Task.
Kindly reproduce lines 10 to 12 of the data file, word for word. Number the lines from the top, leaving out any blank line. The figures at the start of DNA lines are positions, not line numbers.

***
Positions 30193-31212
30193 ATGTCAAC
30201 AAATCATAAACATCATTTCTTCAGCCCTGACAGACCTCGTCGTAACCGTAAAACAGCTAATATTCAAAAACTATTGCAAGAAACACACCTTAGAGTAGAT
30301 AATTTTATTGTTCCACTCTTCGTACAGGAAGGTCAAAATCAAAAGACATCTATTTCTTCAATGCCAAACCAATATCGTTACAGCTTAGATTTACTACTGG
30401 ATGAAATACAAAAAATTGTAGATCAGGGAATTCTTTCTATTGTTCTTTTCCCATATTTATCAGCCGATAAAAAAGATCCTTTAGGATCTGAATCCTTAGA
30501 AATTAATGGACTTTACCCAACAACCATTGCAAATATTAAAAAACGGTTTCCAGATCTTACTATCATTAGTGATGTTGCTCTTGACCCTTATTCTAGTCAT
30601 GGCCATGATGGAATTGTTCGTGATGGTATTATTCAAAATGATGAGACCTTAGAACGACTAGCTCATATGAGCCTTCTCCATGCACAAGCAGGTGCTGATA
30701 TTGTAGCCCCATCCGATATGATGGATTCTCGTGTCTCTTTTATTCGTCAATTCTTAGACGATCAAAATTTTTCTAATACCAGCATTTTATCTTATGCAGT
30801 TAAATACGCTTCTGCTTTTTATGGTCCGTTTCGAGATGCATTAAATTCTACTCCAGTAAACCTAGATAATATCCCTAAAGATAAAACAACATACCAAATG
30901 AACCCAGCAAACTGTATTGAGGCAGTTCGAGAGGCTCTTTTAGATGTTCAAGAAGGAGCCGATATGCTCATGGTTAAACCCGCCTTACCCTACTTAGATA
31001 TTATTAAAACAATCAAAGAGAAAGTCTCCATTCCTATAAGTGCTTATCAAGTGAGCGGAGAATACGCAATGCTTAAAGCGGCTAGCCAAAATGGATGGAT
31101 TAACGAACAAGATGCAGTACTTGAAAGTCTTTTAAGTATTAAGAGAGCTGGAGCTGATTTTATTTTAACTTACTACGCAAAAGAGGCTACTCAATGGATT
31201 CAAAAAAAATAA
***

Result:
30901 AACCCAGCAAACTGTATTGAGGCAGTTCGAGAGGCTCTTTTAGATGTTCAAGAAGGAGCCGATATGCTCATGGTTAAACCCGCCTTACCCTACTTAGATA
31001 TTATTAAAACAATCAAAGAGAAAGTCTCCATTCCTATAAGTGCTTATCAAGTGAGCGGAGAATACGCAATGCTTAAAGCGGCTAGCCAAAATGGATGGAT
31101 TAACGAACAAGATGCAGTACTTGAAAGTCTTTTAAGTATTAAGAGAGCTGGAGCTGATTTTATTTTAACTTACTACGCAAAAGAGGCTACTCAATGGATT